Key Questions: What are the Implications of Banning Russia from SWIFT?
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Over the last week, the United States and other countries have imposed various sanctions on Russia for its invasion of Ukraine. Among those sanctions was the plan for the US and Europe to block a number of Russian banks from the Society for Worldwide Interbank Financial Telecommunication, or SWIFT, a global banking network. When implemented, this sanction is projected to inflict significant financial damage to the Russian economy at a manageable cost for the US and its allies.
What is SWIFT?
Founded and based in Brussels, SWIFT is a messaging network that allows banks around the world to communicate about cross-border payments securely and quickly. SWIFT is not a conventional bank that directly moves money. Its platform is used by banks to alert other banks when transactions are about to take place, greatly expediting those payments.
SWIFT is controlled by the central bank of the G10 countries, the European Central Bank, and the National Bank of Belgium. About 11,000 member banks in 200 countries and territories use SWIFT; in 2021 SWIFT recorded an average of 42 million messages per day.
Why was the Removal of the Russian Banks Delayed?
The US pushed to block the Russian banks from SWIFT from the opening days of the invasion, but that decision required approval from other European countries. Those countries were hesitant to immediately expel Russia, primarily because of the EU’s broad reliance on Russia for energy, and the generally fragile nature of their economies coming out of the COVID pandemic.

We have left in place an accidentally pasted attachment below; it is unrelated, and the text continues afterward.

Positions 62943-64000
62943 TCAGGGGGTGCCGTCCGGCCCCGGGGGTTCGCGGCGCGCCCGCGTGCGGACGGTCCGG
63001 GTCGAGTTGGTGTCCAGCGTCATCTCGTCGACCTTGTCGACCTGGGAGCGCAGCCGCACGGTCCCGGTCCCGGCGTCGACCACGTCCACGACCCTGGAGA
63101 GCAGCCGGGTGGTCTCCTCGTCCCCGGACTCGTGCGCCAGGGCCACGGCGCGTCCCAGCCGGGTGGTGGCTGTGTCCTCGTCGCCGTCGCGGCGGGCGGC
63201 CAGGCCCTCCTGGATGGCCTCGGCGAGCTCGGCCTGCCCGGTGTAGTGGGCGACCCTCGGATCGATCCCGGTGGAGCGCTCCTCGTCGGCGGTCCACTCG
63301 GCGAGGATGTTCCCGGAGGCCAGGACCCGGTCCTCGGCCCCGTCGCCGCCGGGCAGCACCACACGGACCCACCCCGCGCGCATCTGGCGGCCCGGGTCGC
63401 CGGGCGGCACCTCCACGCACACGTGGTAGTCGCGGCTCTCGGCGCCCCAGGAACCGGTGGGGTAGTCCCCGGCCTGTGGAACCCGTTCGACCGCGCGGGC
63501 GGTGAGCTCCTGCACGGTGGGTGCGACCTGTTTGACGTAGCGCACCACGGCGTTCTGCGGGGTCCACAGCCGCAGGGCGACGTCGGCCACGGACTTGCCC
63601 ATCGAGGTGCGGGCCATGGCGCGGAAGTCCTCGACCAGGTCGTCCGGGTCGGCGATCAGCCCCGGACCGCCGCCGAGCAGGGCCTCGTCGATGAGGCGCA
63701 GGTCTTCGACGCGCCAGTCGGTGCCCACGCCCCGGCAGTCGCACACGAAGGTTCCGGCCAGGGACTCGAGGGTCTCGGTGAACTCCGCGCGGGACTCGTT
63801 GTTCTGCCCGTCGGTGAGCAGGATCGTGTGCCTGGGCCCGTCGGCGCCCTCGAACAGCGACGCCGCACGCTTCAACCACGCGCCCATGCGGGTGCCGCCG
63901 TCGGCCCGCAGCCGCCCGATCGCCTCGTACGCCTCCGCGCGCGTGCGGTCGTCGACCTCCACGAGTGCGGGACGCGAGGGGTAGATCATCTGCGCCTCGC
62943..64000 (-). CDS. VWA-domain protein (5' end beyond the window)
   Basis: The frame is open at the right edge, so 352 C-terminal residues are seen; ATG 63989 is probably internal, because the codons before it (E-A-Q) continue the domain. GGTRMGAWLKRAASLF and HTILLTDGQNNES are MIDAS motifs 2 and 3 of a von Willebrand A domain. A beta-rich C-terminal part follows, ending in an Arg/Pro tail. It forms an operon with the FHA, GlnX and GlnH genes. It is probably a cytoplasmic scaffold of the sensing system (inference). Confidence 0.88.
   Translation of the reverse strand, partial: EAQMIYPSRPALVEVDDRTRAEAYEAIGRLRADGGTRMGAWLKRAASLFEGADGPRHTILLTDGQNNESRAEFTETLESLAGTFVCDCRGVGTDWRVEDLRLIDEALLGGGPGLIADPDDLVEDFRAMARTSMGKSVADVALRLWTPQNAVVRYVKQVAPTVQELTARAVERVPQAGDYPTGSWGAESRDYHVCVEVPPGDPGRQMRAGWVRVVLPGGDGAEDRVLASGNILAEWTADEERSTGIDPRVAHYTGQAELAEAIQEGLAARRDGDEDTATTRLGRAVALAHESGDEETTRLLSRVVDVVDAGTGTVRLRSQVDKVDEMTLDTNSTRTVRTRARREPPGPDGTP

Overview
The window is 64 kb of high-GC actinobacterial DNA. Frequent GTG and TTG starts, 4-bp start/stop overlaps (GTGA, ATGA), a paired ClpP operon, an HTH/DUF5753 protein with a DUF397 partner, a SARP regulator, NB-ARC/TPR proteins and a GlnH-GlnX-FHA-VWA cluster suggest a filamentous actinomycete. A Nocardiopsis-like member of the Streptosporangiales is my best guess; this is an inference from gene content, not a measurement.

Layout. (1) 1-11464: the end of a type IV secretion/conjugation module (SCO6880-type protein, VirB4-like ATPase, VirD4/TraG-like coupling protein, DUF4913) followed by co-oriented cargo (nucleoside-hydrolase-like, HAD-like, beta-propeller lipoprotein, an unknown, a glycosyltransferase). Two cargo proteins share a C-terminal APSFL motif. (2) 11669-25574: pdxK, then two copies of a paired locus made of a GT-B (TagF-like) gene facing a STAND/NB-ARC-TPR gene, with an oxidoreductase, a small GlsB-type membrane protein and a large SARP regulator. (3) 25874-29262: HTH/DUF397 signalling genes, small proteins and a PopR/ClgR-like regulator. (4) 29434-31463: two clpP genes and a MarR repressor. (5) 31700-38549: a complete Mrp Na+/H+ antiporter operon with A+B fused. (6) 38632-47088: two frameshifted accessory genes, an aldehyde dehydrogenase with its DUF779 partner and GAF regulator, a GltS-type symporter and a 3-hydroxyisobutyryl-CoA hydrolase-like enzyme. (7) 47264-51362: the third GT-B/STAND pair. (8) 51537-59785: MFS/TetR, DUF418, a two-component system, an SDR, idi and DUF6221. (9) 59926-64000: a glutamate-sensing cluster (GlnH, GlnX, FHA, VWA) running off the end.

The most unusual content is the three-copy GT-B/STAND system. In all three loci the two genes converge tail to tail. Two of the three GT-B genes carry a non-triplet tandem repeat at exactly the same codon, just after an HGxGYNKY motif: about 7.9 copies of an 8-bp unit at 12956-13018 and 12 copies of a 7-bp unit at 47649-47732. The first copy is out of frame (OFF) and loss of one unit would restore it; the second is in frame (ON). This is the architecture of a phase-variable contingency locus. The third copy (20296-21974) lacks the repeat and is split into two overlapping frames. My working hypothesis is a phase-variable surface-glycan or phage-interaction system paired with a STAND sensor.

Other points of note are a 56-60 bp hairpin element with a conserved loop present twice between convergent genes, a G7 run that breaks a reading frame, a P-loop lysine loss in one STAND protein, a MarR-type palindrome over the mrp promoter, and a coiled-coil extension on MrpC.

Another concern was the potential creation of stronger economic ties between Russia and China, and their possible development of a secondary financial messaging system that would compete directly with SWIFT and threaten to replace it.
SWIFT Removal of Russian Banks
On Feb. 26, the US, the European Commission, the United Kingdom, and Canada announced a commitment to ensure that certain Russian banks would be removed or have access severely restricted from the SWIFT messaging system. Japan later announced it would do the same. On March 2, the EU announced the names of the seven Russian banks that would be excluded from SWIFT beginning March 12. More banks could be added to the list, depending on Russia’s future actions.
Removal from SWIFT, combined with the freezing of the Russian Central Bank’s foreign assets on Feb. 28, had an immediate impact: The ruble fell by approximately 30 percent and the central bank doubled interest rates to 20 percent and imposed controls on payments abroad.
What Does This Mean?
Countries like North Korea and Iran have long been cut off from SWIFT, however the Russian economy is significantly more sophisticated, and its financial system is more integral to its operation. Even though countries tend to adapt and generally find ways around sanctions, the short-term economic impact of even a partial, but extendable, ban from SWIFT will likely have sharp economic costs to Russia.
The pure impact of removing Russian banks from SWIFT is relatively minimal to the West. To be clear, SWIFT is only a messaging platform that makes the movement of money more efficient. Since the invasion began, many countries have stopped doing business with Russia altogether, so there would be no messages to send in support of payments
The real impact on the West will be less about SWIFT than the sanctions themselves. Inflation is already at its highest point since 1982 and will be exacerbated when Russian oil and natural gas are completely removed from the market. In recent years, 40 percent of the natural gas and 25 percent of the oil used by Europe was supplied by Russia.
The United States’ reliance on Russian energy is minimal, but the removal of such a significant supply of energy from the global market will be felt by the entire world. This will translate into higher prices not only for gasoline but also many other products for which oil and its byproducts are required components, notably transportation. Inflation will worsen in the near term and it remains to be seen how long it will take for the energy markets to return to a state of equilibrium.
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